Depression can be debilitating for anyone. Patrick Mbaya, a medical doctor specializing in psychiatry, who has spent his professional life counseling others learning to cope with mental health issues, found himself on the other side of the consult when he became the patient.
Mbaya woke with ear pain and slurred speech one morning in 2010. Once at work and surrounded by medical colleagues who quickly confirmed his suspicions that something was indeed wrong, he went on to discover that he was suffering from a potentially deadly brain infection.
Along with his initial symptoms, he also suffered from right side weakness and subsequent depression. Being the patient for a change was a difficult transition for a physician who had previously never been unwell. His symptoms led to feelings of sadness and hopelessness, which actually helped him to understand his patients and their unique experiences more fully as he explains in his book, My Brain Is Out Of Control. He speaks to Folks about overcoming illness and living with depression.
Tell us about your early career and your interest in psychiatry.
I started to train in internal medicine. A medical school friend was training in psychiatry and showed me what they were being taught. I got very excited about the topic “neurobiology of mental disorders,” and went to join him.
Can you tell us about your brain infection?
My brain infection was a mystery, as no cause was found. It affected the vital parts of my left brain, including the speech center called the Broca’s area, this caused a loss of speech. It also affected the frontal cortex which caused right sided weakness, and inability to write, and the prefrontal cortex which was responsible for the onset of depression.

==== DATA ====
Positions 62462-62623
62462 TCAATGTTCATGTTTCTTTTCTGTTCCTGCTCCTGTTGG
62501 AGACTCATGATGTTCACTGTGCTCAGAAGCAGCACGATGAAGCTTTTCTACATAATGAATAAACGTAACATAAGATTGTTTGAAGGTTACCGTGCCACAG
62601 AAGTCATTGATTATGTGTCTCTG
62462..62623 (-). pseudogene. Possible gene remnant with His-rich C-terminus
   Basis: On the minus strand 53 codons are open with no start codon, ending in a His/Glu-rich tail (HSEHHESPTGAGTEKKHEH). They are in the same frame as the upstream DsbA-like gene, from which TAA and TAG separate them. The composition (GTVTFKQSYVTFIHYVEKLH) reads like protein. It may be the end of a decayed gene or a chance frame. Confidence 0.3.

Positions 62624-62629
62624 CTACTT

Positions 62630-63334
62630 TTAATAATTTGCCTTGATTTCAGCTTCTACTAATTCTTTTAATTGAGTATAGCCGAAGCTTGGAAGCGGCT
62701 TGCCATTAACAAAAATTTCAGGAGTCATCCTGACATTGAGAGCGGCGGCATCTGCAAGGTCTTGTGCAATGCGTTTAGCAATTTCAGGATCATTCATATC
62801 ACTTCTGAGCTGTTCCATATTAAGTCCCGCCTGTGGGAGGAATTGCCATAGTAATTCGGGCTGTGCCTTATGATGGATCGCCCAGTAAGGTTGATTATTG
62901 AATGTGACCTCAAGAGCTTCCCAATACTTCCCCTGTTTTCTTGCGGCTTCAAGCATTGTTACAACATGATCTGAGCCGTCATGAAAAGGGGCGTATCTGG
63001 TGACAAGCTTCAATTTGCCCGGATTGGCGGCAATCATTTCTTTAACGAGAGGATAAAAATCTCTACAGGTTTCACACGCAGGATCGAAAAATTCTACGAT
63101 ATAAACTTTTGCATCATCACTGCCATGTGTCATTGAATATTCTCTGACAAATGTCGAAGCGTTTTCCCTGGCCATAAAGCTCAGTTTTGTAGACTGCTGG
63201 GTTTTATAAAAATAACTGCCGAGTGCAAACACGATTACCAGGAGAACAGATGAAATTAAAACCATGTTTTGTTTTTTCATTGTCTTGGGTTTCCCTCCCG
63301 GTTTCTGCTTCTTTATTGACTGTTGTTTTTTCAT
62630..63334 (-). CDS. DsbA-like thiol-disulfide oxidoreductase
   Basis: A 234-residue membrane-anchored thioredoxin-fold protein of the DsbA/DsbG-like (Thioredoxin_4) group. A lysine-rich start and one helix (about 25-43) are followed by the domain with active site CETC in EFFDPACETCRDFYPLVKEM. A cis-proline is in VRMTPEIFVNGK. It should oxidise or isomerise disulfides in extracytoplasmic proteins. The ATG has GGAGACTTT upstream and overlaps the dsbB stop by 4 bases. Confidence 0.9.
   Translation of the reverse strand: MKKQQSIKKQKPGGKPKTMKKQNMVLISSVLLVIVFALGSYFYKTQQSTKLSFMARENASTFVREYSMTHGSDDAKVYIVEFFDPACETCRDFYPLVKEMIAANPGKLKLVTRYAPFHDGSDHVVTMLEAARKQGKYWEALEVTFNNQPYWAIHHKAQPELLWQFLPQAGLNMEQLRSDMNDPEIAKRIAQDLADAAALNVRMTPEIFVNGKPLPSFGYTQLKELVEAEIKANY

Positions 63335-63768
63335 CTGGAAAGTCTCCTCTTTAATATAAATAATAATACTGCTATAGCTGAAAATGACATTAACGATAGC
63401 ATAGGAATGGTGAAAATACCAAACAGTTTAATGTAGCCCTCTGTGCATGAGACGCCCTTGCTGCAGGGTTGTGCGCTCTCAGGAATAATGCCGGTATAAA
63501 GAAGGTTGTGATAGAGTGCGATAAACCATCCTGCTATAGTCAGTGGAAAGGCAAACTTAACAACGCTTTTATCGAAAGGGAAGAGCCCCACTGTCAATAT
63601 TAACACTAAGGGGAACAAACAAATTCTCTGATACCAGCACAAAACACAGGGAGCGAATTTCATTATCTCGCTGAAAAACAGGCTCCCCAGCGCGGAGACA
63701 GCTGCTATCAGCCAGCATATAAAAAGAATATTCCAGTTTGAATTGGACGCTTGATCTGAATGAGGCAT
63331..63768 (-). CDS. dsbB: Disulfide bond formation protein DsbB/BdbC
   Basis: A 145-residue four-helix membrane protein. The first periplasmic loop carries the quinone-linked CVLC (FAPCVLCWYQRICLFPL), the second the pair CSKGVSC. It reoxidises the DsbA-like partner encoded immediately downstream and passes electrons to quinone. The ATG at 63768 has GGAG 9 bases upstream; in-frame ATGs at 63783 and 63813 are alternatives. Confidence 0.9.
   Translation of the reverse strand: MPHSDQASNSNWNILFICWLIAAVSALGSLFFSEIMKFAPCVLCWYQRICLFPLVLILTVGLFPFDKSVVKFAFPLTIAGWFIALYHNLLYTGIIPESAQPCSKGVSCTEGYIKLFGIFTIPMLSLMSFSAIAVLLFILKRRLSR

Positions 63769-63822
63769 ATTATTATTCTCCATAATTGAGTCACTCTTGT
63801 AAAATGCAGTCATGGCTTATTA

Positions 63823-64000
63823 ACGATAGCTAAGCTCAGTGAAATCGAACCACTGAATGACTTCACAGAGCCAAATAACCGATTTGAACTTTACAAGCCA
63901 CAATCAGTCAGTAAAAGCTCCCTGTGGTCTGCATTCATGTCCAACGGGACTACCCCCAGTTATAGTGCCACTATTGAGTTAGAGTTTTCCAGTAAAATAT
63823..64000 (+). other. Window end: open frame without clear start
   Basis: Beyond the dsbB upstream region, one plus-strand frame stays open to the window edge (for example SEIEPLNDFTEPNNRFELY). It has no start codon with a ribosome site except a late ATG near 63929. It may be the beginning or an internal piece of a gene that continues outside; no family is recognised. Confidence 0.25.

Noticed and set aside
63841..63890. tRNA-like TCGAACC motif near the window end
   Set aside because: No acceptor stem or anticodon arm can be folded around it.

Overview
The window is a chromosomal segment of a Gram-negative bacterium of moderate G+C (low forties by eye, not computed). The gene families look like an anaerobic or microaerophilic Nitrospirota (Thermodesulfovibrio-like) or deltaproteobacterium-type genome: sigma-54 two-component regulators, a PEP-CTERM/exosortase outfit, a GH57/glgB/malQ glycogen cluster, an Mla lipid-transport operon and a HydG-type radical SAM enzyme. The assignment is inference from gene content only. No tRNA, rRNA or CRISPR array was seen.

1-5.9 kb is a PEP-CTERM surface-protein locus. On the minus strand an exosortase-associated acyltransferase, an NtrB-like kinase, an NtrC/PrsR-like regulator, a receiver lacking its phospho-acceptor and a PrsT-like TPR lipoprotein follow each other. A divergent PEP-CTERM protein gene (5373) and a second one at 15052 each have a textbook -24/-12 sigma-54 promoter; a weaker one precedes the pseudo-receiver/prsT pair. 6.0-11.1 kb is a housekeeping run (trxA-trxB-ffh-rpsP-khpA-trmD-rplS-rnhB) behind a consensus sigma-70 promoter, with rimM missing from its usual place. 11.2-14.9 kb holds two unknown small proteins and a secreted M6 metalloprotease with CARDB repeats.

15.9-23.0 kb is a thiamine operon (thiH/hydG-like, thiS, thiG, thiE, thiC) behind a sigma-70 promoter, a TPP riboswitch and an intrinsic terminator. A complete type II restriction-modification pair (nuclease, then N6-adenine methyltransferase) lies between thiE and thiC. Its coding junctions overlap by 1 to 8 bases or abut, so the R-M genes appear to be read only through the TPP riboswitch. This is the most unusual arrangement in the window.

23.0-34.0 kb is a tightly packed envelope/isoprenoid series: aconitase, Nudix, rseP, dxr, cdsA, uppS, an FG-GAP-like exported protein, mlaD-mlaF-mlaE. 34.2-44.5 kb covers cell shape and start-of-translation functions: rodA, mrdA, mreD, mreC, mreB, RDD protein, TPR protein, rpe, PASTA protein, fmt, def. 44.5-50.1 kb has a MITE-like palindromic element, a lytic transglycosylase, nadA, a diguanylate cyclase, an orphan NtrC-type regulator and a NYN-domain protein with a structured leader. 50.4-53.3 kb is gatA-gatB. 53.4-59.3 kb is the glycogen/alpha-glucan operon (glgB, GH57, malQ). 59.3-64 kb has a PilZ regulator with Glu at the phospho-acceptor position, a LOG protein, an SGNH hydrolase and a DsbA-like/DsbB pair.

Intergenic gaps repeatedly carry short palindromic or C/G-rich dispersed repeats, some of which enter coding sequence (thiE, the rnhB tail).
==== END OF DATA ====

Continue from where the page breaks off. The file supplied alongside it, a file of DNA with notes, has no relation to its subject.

How were you impacted during this time by depression?
I found that I couldn’t control my emotions. I was crying for no apparent reason, I had irrational thinking, and I found it difficult even to deal with normal stress, especially in the mornings.
What were some of the main challenges you encountered?
Accepting that I was a patient, and not behaving like a doctor was very hard. I worried about whether I was going to recover, and if I did recover, whether my speech, my walking due to right-sided weakness, writing, and depression, would ever recover enough for me to go back to work, and live a relatively normal life.
What did your recovery look like?
My recovery was treacherous and had many setbacks. I was very excited when my speech, walking, writing, and depression, started to improve. However, when I developed low white cell count and severe hepatitis, this was a setback. It took me at least two years before I fully recovered.
Has your experience impacted the way you interact with your patients?
Yes, it has made me understand what my patients feel and, go through when they are ill. It has also made me more empathic. I now understand, and share their feelings.
Can you speak to the connection between mental health and social stigma?
Social stigma is a big problem. Some mental health conditions can present as abnormal behaviors, and unlike physical illnesses where you may see externally what’s wrong with a patient or do an investigation, this is not the case with mental illness. Patients may be deemed to have abnormal behaviors, and therefore are stigmatized.
How does having a mental illness affect your role as a doctor?
Fortunately, I recovered from my depression. However, as I am a doctor, and I did suffer from a mental illness, I feel this is important to talk about, as it will help reduce stigma. Literally anyone, regardless of profession, can suffer from mental illness.
What steps can we all take to protect and boost our mental health?
Keep fit! In my case, I have continued to do my exercises, listen to good music, which helps me “chase dopamine” which induces a natural high, eat a healthy balanced diet including proteins and omega 3, and avoid excessive alcohol consumption or the use of illicit drugs.